Publications by authors named "Patrick Garidel"

99 Publications

Hydrolytic polysorbate 20 degradation - Sensitive detection of free fatty acids in biopharmaceuticals via UPLC-QDa analytics with isolator column.

J Chromatogr B Analyt Technol Biomed Life Sci 2021 Apr 21;1174:122717. Epub 2021 Apr 21.

Boehringer Ingelheim Pharma GmbH & Co. KG, Innovation Unit, Birkendorfer Straße 65, 88400 Biberach an der Riss, Germany. Electronic address:

The enzymatic hydrolysis of polysorbates, e.g. induced by specific host cell proteins in biologics, is a known risk factor regarding the potential particle formation in the product over time. One of the root causes for this observation is an increase in free fatty acids (FA) within the formulation, which indicates the need for convenient monitoring of FA release. This study presents a novel UPLC-QDa based method to evaluate the content of the FAs esterified to polysorbate 20 (PS20) after hydrolysis. The presented method is label-free, i.e. independent of elaborate fluorophore-labeling and able to directly measure the ionized FAs. Furthermore, the method allows the determination of released FAs as percentage of ester bond hydrolysis and as absolute concentration expressed in ng/mL. Additionally, we describe for the first time in FA analytics the application of an isolator column, to remove trace levels of FAs present in the eluents to improve the sensitivity of the method. Lastly, the capabilities of the newly developed method are proven in case studies with three different monoclonal antibodies, which display characteristic FA release patterns in PS20-containing formulations. In summary, we developed a reliable, sensitive method for FA quantification in biologics, which could also be used as a predictive tool, considering FA solubility, regarding the formation of particles.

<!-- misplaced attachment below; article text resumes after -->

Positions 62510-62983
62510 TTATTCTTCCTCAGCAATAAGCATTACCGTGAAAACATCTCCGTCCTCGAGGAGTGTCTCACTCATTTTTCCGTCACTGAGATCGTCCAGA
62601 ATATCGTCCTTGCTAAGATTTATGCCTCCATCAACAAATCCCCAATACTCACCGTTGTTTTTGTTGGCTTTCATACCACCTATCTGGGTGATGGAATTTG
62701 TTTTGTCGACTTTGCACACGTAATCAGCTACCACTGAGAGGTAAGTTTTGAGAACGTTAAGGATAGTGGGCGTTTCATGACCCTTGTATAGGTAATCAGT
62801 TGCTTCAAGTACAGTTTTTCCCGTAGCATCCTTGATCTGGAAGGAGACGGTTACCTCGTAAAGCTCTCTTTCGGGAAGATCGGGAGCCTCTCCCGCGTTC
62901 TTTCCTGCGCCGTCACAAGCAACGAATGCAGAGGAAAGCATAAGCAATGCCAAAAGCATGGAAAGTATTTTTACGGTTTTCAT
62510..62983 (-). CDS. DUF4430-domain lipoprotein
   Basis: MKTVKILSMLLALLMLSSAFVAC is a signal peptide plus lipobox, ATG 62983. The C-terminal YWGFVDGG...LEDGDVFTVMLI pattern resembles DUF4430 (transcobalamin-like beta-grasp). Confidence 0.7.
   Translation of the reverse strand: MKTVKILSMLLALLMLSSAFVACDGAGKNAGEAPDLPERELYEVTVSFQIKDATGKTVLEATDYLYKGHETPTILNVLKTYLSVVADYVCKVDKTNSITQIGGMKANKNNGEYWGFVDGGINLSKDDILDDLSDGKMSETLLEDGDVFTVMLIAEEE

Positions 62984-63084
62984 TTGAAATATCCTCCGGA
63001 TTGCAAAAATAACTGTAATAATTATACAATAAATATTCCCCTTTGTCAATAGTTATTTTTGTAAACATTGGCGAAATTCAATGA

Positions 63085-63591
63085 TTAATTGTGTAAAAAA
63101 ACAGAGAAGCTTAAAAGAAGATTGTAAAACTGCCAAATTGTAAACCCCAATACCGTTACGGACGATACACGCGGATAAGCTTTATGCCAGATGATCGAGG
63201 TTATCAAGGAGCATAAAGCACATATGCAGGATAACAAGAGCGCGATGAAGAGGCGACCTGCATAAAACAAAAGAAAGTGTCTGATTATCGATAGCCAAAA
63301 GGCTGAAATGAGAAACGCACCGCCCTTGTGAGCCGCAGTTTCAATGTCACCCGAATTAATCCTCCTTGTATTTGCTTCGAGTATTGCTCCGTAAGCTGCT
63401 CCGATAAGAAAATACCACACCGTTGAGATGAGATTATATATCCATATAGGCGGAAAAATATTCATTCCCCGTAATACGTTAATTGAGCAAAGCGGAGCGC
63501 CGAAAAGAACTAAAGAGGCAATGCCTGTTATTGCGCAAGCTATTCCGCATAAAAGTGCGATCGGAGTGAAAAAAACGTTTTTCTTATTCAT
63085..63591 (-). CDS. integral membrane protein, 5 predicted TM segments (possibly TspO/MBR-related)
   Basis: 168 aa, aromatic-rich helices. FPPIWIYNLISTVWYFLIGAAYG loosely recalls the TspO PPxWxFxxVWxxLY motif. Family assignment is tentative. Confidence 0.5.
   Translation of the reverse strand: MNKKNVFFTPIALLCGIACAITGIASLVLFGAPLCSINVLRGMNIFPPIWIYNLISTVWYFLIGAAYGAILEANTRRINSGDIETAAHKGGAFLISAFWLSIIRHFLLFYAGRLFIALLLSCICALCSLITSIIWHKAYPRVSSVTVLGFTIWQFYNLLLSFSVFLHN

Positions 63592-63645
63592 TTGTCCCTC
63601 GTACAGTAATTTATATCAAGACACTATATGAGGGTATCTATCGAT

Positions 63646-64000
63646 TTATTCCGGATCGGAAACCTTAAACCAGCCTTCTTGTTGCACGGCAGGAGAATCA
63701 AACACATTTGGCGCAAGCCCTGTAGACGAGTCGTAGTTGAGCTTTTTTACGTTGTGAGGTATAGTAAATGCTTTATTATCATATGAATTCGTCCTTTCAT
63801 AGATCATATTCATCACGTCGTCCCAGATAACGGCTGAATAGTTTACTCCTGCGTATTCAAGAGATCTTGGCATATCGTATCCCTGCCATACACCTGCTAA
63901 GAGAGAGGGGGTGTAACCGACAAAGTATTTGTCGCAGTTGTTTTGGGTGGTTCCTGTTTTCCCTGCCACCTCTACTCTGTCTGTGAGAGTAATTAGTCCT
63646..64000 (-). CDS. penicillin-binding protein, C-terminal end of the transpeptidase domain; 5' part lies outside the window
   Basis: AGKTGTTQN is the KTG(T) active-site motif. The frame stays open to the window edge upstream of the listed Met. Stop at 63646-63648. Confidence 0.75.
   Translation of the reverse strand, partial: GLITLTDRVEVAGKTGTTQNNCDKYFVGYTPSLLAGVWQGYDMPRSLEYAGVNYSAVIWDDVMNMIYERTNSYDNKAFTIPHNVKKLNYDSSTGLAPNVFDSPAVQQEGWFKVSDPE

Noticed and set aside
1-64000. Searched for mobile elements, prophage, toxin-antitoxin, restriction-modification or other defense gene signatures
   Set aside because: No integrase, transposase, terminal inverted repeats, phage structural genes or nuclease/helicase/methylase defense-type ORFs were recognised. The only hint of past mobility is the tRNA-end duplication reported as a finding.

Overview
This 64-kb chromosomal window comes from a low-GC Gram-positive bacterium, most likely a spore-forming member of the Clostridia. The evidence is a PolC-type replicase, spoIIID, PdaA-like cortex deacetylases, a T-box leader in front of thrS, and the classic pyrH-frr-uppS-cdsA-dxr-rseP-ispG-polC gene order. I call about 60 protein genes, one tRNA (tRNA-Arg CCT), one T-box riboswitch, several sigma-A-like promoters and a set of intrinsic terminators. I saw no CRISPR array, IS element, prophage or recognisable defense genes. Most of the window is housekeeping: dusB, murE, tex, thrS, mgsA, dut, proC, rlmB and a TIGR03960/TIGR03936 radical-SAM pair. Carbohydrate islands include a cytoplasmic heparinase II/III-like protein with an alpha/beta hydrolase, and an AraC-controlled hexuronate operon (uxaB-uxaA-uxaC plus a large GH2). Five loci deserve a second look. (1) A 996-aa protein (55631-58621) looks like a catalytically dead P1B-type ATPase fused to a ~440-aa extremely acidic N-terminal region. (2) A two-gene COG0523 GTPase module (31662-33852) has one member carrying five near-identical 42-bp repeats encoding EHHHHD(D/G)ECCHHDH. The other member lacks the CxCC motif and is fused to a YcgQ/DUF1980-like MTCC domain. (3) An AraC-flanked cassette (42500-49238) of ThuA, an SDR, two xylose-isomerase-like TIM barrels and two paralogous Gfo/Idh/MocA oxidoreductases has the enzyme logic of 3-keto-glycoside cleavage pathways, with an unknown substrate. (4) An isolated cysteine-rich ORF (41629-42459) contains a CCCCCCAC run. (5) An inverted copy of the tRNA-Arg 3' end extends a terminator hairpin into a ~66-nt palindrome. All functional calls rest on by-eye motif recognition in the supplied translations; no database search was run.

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http://dx.doi.org/10.1016/j.jchromb.2021.122717DOI Listing
April 2021

HP-β-CD for the formulation of IgG and Ig-based biotherapeutics.

Int J Pharm 2021 Mar 26;601:120531. Epub 2021 Mar 26.

Boehringer Ingelheim Pharma GmbH & Co. KG, Innovation Unit, Pharmaceutical Development Biologicals, Biberach an der Riss, Germany.